theyre both black and Latino. However, the term Latino emerged in the United
States in the late 20th century in reference to Latin Americans who migrate to the
United States (Suarez-Orozco & Pez, 2009). Both black power and Latino are very
much out of place in the Peruvian context; the use of these terms constitutes a lack of
sensitivity to local discourses. Such issues of categorization and terminology are not
minor as they represent the complicated nature of blackness and racial politics in
both Mexico and Peru.
One Portrayal of Blackness
Gates film addresses only select and sometimes atypical aspects of the black experience. In Peru, most African slaves worked in the urban environment of Lima or on
small haciendas scattered throughout the coast. However, after describing the more
relaxed nature of slavery in Lima, Gates poses the question: But was this truly the
experience of the typical slave in Peru? As an implied answer, he immediately takes
viewers to San Jos, Chincha, one of the largest haciendas in Peru, and discusses the
harsh life of slaves in this context. By posing his question and then cutting to the slave
experience on a large hacienda, viewers are left with the distinct (yet false) impression
that this experience was typical. In addition, Gates barely covers the experiences of
free Afro-Peruvians and minimizes the fact that, for most of the colonial era, nearly
one-half of all people of African descent in Peru were not enslaved (Bowser, 1974;
Aguirre, 1993).
Gates continues with the plantation theme when he transitions to the contemporary era, showing scenes of Afro-Peruvian cotton-pickers. He narrates: One hundred
and fifty years later [after abolition], there are still many people living in the same
places, doing the same work that their slave ancestors did. Although the image of

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C. A. Sue and T. Golash-Boza

Afro-Peruvians picking cotton was clearly powerful in Gates eyes, the connection
between blackness and cotton harvesting is simply not part of the collective imaginary
surrounding blackness in Peru (Aguirre, 2000) as it is in the United States. Although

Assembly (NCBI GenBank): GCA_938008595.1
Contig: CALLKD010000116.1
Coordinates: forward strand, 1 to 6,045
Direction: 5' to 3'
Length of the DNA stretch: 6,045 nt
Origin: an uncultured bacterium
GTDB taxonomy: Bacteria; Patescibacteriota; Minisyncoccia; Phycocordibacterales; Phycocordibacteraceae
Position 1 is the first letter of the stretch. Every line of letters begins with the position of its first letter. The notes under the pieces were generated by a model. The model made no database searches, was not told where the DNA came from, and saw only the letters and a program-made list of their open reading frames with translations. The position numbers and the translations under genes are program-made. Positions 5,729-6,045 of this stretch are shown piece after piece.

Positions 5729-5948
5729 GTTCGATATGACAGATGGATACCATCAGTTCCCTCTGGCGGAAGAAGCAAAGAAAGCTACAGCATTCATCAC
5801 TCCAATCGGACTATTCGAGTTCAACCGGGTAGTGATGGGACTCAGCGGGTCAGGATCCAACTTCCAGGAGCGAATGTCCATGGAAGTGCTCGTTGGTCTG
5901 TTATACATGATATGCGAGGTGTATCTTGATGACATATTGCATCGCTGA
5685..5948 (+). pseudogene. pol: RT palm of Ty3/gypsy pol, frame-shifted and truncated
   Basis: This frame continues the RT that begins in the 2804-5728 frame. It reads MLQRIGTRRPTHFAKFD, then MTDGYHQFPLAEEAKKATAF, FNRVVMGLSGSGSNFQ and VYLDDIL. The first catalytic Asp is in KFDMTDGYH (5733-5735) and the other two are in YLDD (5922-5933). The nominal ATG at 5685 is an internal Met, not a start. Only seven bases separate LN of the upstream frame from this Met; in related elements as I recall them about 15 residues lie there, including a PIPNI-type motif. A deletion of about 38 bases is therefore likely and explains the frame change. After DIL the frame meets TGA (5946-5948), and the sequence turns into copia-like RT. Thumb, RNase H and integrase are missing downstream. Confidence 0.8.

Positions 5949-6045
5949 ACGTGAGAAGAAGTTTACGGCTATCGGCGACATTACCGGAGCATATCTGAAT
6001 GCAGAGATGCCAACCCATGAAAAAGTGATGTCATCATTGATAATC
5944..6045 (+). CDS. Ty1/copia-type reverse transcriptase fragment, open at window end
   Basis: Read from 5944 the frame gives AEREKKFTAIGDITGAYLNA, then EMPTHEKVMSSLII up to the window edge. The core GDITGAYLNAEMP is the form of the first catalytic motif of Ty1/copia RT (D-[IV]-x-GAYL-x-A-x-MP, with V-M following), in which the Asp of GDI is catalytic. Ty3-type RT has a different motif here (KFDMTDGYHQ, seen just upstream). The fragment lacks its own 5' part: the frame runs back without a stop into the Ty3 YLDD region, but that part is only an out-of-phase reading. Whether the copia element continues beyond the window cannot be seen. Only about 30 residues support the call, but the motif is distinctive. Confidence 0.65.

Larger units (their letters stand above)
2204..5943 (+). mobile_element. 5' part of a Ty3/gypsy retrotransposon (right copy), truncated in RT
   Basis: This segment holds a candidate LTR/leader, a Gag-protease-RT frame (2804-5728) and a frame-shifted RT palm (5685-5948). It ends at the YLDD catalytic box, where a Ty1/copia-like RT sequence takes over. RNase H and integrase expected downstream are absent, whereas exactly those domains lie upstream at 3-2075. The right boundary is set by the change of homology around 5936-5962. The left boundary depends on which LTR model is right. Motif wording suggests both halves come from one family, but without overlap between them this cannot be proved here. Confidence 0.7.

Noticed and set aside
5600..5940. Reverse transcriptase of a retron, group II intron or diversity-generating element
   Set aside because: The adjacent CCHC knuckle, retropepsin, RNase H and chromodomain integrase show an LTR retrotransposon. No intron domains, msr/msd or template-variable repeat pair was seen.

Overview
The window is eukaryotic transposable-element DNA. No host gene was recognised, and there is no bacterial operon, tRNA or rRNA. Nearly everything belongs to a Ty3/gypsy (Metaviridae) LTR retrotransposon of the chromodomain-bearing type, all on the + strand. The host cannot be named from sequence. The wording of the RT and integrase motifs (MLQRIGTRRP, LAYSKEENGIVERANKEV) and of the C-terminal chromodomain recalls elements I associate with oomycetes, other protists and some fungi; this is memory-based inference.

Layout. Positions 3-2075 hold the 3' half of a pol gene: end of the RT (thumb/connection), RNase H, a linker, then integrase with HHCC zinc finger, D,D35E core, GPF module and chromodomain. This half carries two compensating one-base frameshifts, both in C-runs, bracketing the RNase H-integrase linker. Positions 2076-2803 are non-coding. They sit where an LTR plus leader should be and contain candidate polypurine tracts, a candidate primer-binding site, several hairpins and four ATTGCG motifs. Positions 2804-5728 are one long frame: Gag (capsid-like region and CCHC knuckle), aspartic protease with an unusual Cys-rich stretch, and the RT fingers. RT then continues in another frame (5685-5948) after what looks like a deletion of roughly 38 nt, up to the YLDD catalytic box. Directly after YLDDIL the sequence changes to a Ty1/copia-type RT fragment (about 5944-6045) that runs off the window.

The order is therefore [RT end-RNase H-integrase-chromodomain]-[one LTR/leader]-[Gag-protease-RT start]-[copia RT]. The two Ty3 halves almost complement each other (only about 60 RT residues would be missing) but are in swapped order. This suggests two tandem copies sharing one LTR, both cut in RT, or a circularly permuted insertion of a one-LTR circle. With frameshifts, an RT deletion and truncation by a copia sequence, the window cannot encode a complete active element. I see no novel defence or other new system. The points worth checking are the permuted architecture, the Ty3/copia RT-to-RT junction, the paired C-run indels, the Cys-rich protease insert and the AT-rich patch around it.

it is true that some Afro-Peruvians still pick cotton on large haciendas as their
ancestors did, much more has changed since the time of slavery than is suggested
by Gates in the film. For example, the agrarian reforms of the 1970s enabled many
Afro-Peruvians to become owners of the land they tilled; additionally, cotton production has declined precipitously since slavery (Escobal et al., 2000). On a final point
regarding the representativeness of Gates presentation of blackness in Peru, although
he chose to focus on El Carmen, Chincha, the largest concentration of Afro-Peruvians
outside Lima actually reside in Yapatera, Piura (Golash-Boza, 2011). By not covering
this region in his documentary, Gates misses an important aspect of the AfroPeruvian experience.
Gates also does not address the multiple manifestations of black-related identities
in Mexico and Peru. To his credit, when discussing the Mexican case, Gates gives
voice to prominent Mexican scholars and activists, featuring nearly all of the major
players associated with the topic of Afro Mexico. However, these individuals do not,
by a long shot, represent a typical Mexicans perspective. For example, although the
two scholars who gave Gates a guided tour of Veracruz fortress San Juan de Ula
described it as the major disembarking point for African slaves and explained how
these slaves helped build the fortress, many Veracruzanos are unaware of this
history.5 At another point in the film, Gates travels to the town of Yanga, a former
free slave colony. He asks a few locals about Gaspar Yanga, the leader of the slave
revolt. They share their knowledge of this history. Although the individuals featured
in the film are informed on the topic, many Veracruzanos are not (Sue, 2013).